Advertisement
YOU ARE HERE: LAT HomeCollectionsDance

PERFORMING ARTS

Bridging Cultures With a Tradition of Universal Love

The latest U.S. visit by the Whirling Dervishes of Turkey includes three American women. But don't expect them to appear out of place.

October 11, 1998|Kristin Hohenadel | Kristin Hohenadel is a Paris-based writer

'Back by popular demand!" reads the press material. During the last tour in 1997, a Washington Post reporter sent to cover the event said that people were "waving signs and money, begging for tickets" outside the auditorium. The cause of this sensation wasn't a rock star or a Broadway show, but the Whirling Dervishes of Turkey, a group of musicians and "whirlers," or semazens, from Istanbul, Ankara and Konya.

A familiar silhouette, the whirling dervish is the icon of the Mevlevi order of Sufism, a branch of Islam that is based on the teachings of the mystic poet Rumi. In addition to the fasting, praying and study of the Koran that marks the typical practice of Islam, a Sufi partakes in zhikr, or "remembrance," extra practices of which the whirling ceremony is the most important. In the secular republic of Turkey, the practice of Sufism has been technically illegal since the 1920s. However, the sema ceremony--a 700-year-old ritual combining Rumi poetry, Turkish classical music, chanting from the Koran and the whirling "dance" of the dervishes--is sustained under the auspices of cultural foundations, as an important tradition.

Produced by the North American branch of the Mevlevi Order, the Brattleboro, Vt.-based Threshold Society, this year's 17-city tour, including an appearance at UCLA's Royce Hall on Saturday-next Sunday, will feature eight dervishes from Turkey and four U.S.-based Sufi devotees. And for the first time on tour, three of them--Americans all--are women.

The U.S. presence on the dervish tour shouldn't be surprising. The poems of Rumi, who lived in the 13th century, full of passionate, sometimes erotic language, are used these days to underline a belief in universal love and the acknowledgment of God's presence in everyday life. It's a theology that has spread far beyond Turkey.

"The writings of Rumi are quoted everywhere," says Kabir Helminski, 50, co-founder of the Threshold Society, by telephone from his home in Vermont. "Recently I was told that Madonna was on the 'Oprah Winfrey' show talking about Rumi. If it's gotten that far, it's pretty much in the mass consciousness."

The Threshold Society was founded in the late '70s by Helminski and his wife, Camille. Both are Americans--he's a former Catholic; she is a former Baptist/Episcopalian. The couple received spiritual training during their many visits to Turkey, and together founded a company to publish Sufi literature. Kabir, who is a Sufi shaikh, or spiritual leader, then began to offer summer retreats in Vermont, where such things as the inclusion of women and men in the sema ritual came naturally.

In Turkey, says Kabir, women generally hold private ceremonies, leaving men to public displays. "In the context of a spiritual ceremony in Turkish culture, to have men and women huddling together would be a little bit startling," he says. However, according to the Helminskis, it was a Sufi shaikh in Istanbul who changed the protocol of forbidding women to turn in public, after members of the Threshold Society visited in 1991 and requested that he do so.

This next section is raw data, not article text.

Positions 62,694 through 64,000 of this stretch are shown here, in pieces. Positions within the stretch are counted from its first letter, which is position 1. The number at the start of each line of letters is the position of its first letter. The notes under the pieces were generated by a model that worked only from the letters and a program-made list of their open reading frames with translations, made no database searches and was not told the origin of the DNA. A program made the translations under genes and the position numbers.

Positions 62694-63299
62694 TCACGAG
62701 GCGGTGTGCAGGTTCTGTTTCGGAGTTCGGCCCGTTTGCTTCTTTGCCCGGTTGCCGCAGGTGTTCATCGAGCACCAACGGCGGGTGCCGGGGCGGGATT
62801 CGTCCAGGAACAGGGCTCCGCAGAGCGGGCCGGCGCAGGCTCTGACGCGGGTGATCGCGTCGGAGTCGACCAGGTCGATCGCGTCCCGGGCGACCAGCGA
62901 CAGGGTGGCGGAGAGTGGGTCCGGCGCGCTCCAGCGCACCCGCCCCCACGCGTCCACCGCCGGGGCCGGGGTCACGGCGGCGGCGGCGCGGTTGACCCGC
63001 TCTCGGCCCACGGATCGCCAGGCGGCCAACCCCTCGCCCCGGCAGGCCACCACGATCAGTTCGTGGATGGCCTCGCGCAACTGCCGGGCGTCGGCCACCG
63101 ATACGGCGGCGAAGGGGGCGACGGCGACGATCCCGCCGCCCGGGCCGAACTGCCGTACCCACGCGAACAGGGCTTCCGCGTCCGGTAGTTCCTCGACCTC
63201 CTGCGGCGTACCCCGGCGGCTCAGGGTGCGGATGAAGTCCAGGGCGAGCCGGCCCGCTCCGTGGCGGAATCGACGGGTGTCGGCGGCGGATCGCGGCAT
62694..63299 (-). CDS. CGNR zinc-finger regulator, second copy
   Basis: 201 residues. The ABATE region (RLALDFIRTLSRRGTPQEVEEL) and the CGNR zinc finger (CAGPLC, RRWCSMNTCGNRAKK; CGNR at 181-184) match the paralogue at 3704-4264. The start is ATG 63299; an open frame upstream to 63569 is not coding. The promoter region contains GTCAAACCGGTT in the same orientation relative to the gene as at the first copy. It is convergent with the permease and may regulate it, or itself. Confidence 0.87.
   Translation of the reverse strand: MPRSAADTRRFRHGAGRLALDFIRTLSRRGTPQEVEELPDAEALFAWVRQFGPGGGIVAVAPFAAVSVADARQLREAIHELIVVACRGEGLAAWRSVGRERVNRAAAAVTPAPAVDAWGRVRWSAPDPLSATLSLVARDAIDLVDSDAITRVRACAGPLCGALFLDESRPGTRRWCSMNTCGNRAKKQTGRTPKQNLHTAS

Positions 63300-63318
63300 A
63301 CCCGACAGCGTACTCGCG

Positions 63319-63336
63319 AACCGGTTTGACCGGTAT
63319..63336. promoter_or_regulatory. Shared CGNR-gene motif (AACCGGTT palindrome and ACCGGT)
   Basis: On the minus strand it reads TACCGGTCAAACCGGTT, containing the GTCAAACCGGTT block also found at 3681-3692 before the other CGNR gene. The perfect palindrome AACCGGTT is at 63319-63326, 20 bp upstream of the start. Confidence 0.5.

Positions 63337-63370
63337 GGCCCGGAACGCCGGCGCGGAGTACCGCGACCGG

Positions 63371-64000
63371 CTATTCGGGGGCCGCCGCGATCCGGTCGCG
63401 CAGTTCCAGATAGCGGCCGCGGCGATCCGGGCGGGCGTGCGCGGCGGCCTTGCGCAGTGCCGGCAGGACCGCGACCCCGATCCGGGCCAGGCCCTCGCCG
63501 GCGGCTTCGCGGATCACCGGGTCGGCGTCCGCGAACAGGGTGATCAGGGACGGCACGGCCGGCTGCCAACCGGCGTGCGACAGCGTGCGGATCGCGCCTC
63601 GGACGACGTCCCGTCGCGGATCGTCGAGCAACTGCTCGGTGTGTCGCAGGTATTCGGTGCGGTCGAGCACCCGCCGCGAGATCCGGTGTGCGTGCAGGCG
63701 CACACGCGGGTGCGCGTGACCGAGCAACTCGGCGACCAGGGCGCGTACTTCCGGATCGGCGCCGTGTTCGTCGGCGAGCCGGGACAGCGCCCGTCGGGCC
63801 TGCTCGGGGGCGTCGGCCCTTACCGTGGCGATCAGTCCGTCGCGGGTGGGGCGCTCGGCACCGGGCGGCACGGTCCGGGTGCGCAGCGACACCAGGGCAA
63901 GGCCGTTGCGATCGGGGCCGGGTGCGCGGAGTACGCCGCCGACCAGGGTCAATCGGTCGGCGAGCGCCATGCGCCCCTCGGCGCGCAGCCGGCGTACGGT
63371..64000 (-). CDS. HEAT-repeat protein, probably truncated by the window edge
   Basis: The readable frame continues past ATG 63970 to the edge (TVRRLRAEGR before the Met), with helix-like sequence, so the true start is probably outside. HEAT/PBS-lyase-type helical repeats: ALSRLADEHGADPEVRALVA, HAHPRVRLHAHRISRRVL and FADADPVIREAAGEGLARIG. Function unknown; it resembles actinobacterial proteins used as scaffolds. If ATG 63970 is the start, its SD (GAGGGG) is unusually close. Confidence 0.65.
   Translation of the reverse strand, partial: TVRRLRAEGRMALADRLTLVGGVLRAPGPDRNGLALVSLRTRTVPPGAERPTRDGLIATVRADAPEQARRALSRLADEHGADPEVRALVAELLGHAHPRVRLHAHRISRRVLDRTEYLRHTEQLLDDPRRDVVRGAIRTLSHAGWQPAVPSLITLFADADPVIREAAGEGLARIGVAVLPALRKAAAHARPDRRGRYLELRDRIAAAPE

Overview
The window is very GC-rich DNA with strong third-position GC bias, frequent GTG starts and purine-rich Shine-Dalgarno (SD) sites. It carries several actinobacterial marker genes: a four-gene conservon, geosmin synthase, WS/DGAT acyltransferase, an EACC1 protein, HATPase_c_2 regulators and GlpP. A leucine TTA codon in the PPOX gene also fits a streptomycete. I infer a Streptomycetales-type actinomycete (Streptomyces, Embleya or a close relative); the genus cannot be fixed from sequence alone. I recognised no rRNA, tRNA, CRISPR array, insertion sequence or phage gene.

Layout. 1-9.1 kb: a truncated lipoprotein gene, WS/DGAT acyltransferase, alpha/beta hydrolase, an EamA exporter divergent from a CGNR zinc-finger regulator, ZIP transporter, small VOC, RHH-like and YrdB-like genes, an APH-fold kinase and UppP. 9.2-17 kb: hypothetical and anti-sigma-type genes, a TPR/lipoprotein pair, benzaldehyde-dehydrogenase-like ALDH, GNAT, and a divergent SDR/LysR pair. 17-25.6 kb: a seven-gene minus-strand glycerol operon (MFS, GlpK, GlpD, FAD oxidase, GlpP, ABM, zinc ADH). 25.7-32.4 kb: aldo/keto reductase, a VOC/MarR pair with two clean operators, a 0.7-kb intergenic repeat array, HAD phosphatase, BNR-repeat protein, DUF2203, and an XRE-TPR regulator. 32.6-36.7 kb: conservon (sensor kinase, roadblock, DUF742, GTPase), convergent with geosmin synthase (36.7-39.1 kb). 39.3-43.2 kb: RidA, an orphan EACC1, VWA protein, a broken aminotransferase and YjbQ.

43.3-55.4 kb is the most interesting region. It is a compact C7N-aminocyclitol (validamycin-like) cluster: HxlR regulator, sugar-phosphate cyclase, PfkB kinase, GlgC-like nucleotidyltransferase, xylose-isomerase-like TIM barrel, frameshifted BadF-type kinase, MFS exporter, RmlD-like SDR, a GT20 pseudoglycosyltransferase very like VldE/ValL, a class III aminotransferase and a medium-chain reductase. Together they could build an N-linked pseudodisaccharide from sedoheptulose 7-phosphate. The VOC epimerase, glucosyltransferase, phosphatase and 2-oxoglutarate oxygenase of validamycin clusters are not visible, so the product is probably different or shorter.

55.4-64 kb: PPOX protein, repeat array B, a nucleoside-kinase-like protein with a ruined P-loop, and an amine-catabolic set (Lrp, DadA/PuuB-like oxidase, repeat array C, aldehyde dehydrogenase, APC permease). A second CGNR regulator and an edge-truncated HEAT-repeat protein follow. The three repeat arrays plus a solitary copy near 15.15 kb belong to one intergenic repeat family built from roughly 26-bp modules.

For Lora Zorian, 38, a Threshold Society semazen, whirling transcends gender. "As semazens, we shed everything that makes us distinguishable," she says. "We neutralize our identities." With the loose-fitting same-sex outfits and hair tucked away, semazens may not "even be perceivable" as male or female.

"Traditionally, women have always had a place within the Sufi path," says Camille Helminski, 46, who is working on a book about women in Sufism and will partake in the ritual on the tour. "God is recognized as being far beyond gender and a presence that is shared no matter who we are."

When the sema ceremony begins, semazens shed black cloaks that symbolize worldly attachments. Dressed in tall white felt hats (the ego's tombstone) and long flowing robes (the ego's shroud), they bow to one another and move in three rotations to symbolize resurrection and spiritual rebirth. While they turn in fast circles, an act that is meant to summon the divine, the right palm is lifted toward the heavens, channeling energy from above through the body of the dervish, and out through his left palm to the earth. Their left feet never leave the ground, and their eyes remain partially open.

Amer Latif, 27, a Pakistani who is studying as part of a doctoral program at the State University of New York at Stony Brook, will turn on stage with the group in New York. Latif took a correspondence course offered by the Threshold Society, and after graduation from Bard College in 1994 went to live in Vermont for nine months, where he learned the sema ceremony from Camille Helminski.

"The idea of Sufism is to live one's life as if God is present," Latif says. "In the ceremony of sema, you create a sacred space [to] open up and become completely immersed in the presence of the divine."

Advertisement
Los Angeles Times Articles
|
|
|